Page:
The following message from Metropolitan Emmanuel of France appeared earlier this month in the first edition of La Lettre du Vicariat. We regret that we do not have the time to translate the entire newsletter.
For many of Orthodoxy in Dialogue’s readers around the planet who have followed the Ecumenical Patriarchate’s sudden decision of November 2018 to dissolve the Archdiocese of Russian Orthodox Churches in Western Europe and its aftermath—see the preface to Alexandra de Moffarts’ Quo Vadis, rue Daru?—His Eminence’s message raises more questions than it answers:
How does a “vicariate” differ from an “exarchate?”
What happens to the parishes of the former Exarchate located outside of France?
How can the members of the new Vicariate trust that their status will not be dissolved in faraway Istanbul as abruptly and unilaterally as that of the Exarchate?
Whereas page 2 of the newsletter lists “Parishes and Communities Remaining Faithful to the Ecumenical Patriarchate,” what explanation has ever been proffered for the Ecumenical Patriarchate’s faithlessness to the former Exarchate?
Does the Ecumenical Patriarchate accept responsibility for pushing a significant segment of the former Exarchate with its bishop into the arms of the escalating Muscovite Schism?
What becomes of the legal status of the former Exarchate under French law, and what will be the legal status of the new Vicariate?
Message from Metropolitan Emmanuel of France
Dear Fathers, brothers, and sisters, dear friends,
As you know, following the decision taken by the Holy Synod of our Patriarchate in November 2018, the proposal was made to the parishes of the old Exarchate to join the Metropolises of the countries in which they are located. In my letter of February 7, 2019 I renewed this proposal to all of you, confirming the possibility of receiving you within a vicariate operating under its own statutes and guaranteeing the preservation of your liturgical traditions, allowing you to pursue your work of Orthodox witness in France.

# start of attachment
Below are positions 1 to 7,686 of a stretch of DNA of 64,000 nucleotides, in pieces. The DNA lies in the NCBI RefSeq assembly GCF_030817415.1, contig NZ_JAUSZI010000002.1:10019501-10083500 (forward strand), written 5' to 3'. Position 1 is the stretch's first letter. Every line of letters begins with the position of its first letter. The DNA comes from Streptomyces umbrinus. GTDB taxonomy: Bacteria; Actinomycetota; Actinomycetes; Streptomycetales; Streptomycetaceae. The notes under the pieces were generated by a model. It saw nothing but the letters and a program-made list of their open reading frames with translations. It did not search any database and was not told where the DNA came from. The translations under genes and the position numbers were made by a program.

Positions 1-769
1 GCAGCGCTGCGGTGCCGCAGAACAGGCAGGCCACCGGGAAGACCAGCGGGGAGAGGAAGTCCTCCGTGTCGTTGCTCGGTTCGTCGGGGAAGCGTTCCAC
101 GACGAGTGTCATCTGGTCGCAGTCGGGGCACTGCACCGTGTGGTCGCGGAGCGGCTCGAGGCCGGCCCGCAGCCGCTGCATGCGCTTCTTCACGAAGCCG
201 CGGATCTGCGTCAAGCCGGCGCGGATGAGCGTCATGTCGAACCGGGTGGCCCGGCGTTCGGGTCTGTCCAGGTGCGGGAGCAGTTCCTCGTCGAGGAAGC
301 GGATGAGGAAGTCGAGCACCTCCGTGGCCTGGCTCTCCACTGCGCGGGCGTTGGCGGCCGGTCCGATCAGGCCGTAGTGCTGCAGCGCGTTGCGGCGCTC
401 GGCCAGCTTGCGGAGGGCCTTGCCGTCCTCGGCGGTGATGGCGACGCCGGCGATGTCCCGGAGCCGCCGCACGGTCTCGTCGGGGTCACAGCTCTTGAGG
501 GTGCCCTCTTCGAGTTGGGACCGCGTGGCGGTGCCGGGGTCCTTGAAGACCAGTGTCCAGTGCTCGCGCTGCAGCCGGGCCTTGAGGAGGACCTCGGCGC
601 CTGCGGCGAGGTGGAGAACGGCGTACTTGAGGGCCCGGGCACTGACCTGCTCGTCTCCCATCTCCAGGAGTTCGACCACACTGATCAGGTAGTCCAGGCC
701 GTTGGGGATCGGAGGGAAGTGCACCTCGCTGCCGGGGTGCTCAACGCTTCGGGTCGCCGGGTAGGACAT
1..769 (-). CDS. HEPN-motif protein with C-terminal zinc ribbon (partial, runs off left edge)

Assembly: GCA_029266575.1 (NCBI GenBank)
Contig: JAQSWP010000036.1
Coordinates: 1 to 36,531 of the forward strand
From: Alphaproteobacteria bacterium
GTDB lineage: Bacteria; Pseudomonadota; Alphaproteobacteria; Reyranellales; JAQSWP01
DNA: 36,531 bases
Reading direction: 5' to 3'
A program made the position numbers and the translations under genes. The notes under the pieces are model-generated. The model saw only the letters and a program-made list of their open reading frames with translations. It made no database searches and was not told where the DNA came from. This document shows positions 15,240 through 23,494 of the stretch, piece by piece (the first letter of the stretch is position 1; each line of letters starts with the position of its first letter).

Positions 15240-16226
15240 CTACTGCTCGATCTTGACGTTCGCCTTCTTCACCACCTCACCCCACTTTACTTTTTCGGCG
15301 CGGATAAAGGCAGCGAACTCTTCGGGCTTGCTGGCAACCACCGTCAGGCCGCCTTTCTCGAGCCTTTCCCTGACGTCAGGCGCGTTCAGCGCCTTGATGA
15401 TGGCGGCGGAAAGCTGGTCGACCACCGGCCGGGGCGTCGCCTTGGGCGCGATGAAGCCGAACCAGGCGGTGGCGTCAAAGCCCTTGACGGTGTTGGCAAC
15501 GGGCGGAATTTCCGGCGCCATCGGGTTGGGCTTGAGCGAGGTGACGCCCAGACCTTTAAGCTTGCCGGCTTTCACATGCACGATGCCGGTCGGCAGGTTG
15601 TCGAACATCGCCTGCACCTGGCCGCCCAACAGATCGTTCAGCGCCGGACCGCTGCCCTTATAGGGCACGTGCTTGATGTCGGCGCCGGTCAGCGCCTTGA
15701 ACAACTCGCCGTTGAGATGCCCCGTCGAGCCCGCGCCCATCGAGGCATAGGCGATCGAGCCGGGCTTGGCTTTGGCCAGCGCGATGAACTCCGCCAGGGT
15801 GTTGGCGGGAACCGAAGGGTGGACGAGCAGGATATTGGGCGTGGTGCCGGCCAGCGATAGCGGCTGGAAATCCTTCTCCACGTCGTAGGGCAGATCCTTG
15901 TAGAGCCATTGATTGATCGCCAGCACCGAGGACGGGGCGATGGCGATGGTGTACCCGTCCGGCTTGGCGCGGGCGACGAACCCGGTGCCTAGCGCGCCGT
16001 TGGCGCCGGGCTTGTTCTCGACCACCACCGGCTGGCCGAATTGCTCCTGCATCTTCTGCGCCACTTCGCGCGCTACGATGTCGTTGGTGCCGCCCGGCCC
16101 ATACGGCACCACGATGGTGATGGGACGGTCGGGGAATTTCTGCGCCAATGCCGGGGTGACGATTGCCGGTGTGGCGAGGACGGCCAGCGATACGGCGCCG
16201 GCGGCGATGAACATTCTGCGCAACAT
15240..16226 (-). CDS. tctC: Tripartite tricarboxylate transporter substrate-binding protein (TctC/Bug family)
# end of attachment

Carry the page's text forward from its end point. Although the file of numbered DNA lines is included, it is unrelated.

This is now an accomplished fact with the creation of a “Vicariate of Russian Tradition of the Metropolis of France,” placed under the protection of St. Maria of Paris and St. Alexis of Ugine. This Vicariate will have internal autonomy, with its own statutes. In the coming months, you will have to work toward organizing this group of parishes and communities in order to continue to ensure a faithful witness to the heritage common to the whole Orthodox Church. The convocation of the General Assembly on January 18, 2020 will constitute a first step, allowing us to clarify the complex situation in which we find ourselves. At the end of the first quarter of 2020, a clergy-laity assembly will also be called in order to accept the guiding principles of the operation of the Vicariate, confirming its future direction. Read More
On November 18 we published a brief report, Trump Administration Invites Patriarch Bartholomew to Speak on…the Environment? Please take a few minutes to read it.
We especially draw your attention to the following:
We believe that His All-Holiness possesses the humility to listen and to learn from all of us. We also know that the Phanar follows Orthodoxy in Dialogue regularly.
What message, on any topic, would you like the Ecumenical Patriarch to convey to Donald Trump when they meet?
Send a one- or two-sentence reply to firstname.lastname@example.org with your name and country of residence. Maintain the respectful tone due to His All-Holiness by virtue of his position as our Church’s primus inter pares. After we have received several responses, we will publish them in an open letter to the Patriarch, to be updated as we continue to receive them. Read More
Maternal Body: A Theology of Incarnation from the Christian East